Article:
Brain science understands "neuroplasticity"—that our brains are able to reorganize throughout our lives as we re-shape our minds by developing new neural pathways. Personally, I believe that's what the hot flashes are for: an opportunity to blow off trauma-based myelination of the brain that can keep us stuck in old patterns and belief systems (eg. "Something's wrong with me"). Which allows for neurogenisis—including building synapses based in healthy, self-loving belief systems. 
For me, my menopausal transition was outwardly reflected as my mothering phase of life began to transform. I became irritable with my beloved teenage son. Interruptions to my work became intolerable. In my upset about my son staying up late into the night, I was losing precious sleep myself. "Is this working for me?" I would wonder.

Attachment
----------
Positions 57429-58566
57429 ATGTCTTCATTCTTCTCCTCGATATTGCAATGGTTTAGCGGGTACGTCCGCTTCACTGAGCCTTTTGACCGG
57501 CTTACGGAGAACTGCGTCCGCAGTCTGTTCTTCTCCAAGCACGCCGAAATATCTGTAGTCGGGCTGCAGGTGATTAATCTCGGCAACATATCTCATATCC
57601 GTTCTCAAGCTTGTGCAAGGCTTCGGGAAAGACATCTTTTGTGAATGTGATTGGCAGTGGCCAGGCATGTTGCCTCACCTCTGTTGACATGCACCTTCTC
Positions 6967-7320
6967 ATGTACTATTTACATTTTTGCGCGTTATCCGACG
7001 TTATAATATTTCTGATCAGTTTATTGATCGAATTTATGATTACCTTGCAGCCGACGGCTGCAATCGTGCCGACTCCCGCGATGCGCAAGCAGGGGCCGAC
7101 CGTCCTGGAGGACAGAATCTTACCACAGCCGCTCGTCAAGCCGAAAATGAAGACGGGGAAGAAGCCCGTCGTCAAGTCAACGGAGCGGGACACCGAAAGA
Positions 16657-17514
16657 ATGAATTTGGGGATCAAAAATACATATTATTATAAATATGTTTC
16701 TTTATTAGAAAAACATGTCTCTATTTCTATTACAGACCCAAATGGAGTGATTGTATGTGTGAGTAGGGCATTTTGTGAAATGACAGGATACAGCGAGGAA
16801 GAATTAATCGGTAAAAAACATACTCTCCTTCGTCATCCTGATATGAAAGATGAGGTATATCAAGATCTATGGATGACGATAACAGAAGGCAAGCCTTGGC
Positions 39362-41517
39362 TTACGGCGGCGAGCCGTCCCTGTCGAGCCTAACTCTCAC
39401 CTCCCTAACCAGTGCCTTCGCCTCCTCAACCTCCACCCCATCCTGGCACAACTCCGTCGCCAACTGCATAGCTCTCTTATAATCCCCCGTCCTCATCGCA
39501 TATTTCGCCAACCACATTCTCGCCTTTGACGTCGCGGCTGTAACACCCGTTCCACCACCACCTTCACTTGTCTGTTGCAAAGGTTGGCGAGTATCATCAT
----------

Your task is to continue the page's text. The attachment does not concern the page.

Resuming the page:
With time, I recognized I needed to find new strategies for our living situation to meet my needs, and his. On some level I probably knew that I needed a place to grow through this change where my healing and nourishment could be more central. I was outgrowing my role as the single mother of a teenage boy.
And so I moved from the center of my community, to the edge, a quieter place. By then a junior in high school, my son stayed behind in a small portion of our former home, a newly set up solo scene that we co-created—still connected to the common kitchen of our community neighborhood. Deep inside, I knew that this unconventional choice would be better not only for me, but also for him.
My son quipped, “Mom, don’t the kids usually leave first?” He could always make me laugh. Yet I fought against the voices of maternal guilt.